The design I came up with using the flowercup beads to make straps.
My first attempt at using the Conetastic tool.
I love to experiment with new things, so when I saw the cover of the February 2014 issue of Bead & Button Magazine (you know, the one with Kerrie Slade’s Kumihimo necklace that uses the new flower cup beads?) I had to give the pattern a try. At the time, Kerrie and I were both trying out Kumihimo using a foam disk. While I was doing friendship bracelets, she came up with this wonderful pattern.
I used the flowercup beads to make straps for a necklace I was trying to finish. The pendant was one I did while teaching a class on how to bead around a cabochon for the Bead Society of New Hampshire. I love mixing colors that match colors in a stone.
Still loving the Kumihimo with the flower cups, I went on to make a bracelet. Although I have several different styles of end caps, I had also seen a new product called The Conetastic. I had tried making end caps with Stephanie Eddie’s Viking Knit Lazee Daizee Tool, but I just about destroyed it, as I like to have my wraps really tight. I was digging grooves into the plastic!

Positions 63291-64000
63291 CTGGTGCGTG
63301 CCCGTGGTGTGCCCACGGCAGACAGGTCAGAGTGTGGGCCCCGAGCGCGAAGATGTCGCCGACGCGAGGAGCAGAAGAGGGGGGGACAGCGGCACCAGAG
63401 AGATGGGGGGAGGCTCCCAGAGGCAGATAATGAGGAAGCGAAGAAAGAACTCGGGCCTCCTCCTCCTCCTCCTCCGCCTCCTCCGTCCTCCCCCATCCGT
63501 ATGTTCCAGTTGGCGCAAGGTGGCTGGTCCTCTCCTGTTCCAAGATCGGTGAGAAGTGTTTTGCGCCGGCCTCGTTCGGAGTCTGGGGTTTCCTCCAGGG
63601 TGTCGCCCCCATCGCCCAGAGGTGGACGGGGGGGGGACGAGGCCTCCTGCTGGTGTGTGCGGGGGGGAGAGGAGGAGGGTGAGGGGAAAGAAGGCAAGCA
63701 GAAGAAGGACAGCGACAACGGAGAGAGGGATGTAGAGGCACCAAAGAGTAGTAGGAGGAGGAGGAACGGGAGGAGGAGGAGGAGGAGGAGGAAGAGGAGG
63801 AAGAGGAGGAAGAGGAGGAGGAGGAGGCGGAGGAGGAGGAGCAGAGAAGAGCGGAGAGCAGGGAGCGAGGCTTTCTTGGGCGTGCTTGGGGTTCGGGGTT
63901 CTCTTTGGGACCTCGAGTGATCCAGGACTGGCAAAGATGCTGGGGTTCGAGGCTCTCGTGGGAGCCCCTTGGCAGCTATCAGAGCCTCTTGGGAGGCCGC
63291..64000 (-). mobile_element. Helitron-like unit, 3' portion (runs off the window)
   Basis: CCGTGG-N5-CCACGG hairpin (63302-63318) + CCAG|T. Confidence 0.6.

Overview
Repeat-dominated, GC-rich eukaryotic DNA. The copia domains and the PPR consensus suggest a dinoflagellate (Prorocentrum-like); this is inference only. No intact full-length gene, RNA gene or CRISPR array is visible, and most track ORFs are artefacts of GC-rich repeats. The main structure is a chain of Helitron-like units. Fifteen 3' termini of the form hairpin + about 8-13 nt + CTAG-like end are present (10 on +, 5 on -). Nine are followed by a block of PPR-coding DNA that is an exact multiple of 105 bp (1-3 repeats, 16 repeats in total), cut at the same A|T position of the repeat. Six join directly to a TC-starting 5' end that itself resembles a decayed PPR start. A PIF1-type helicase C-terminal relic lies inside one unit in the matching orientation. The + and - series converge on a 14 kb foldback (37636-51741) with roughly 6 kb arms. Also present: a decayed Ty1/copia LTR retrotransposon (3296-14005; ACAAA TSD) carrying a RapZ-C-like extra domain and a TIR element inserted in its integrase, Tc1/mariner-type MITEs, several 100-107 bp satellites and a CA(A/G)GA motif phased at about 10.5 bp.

So I ordered a few Conetastic tools for my shop, and at a bead retreat I decided to give it a try. Compact, the tool holds inside what you need to make different sizes of end caps, and so it is also very portable.
I used the largest mandrel and finished off another flower cup bead design with end caps that I made using this tool. The bracelet at the bottom right shows my first attempt at using it, and I was quite pleased with the high quality of the end caps I produced. Need I say I was also very pleased with the Kumihimo strand I put them on?
The different colors available in the flowercup beads give a designer some great choices for designs. And with all the different colors in wires these days, when you have a Conetastic tool, you have just as many choices in designing your own end caps!
Dr. Gail H. Devoid, Ph.D. is president of Need for Beads, Inc. and teaches beading techniques through programs at the Bead Society of New Hampshire. She also co-hosted a live, free, Internet radio show called The Jewelry Connection.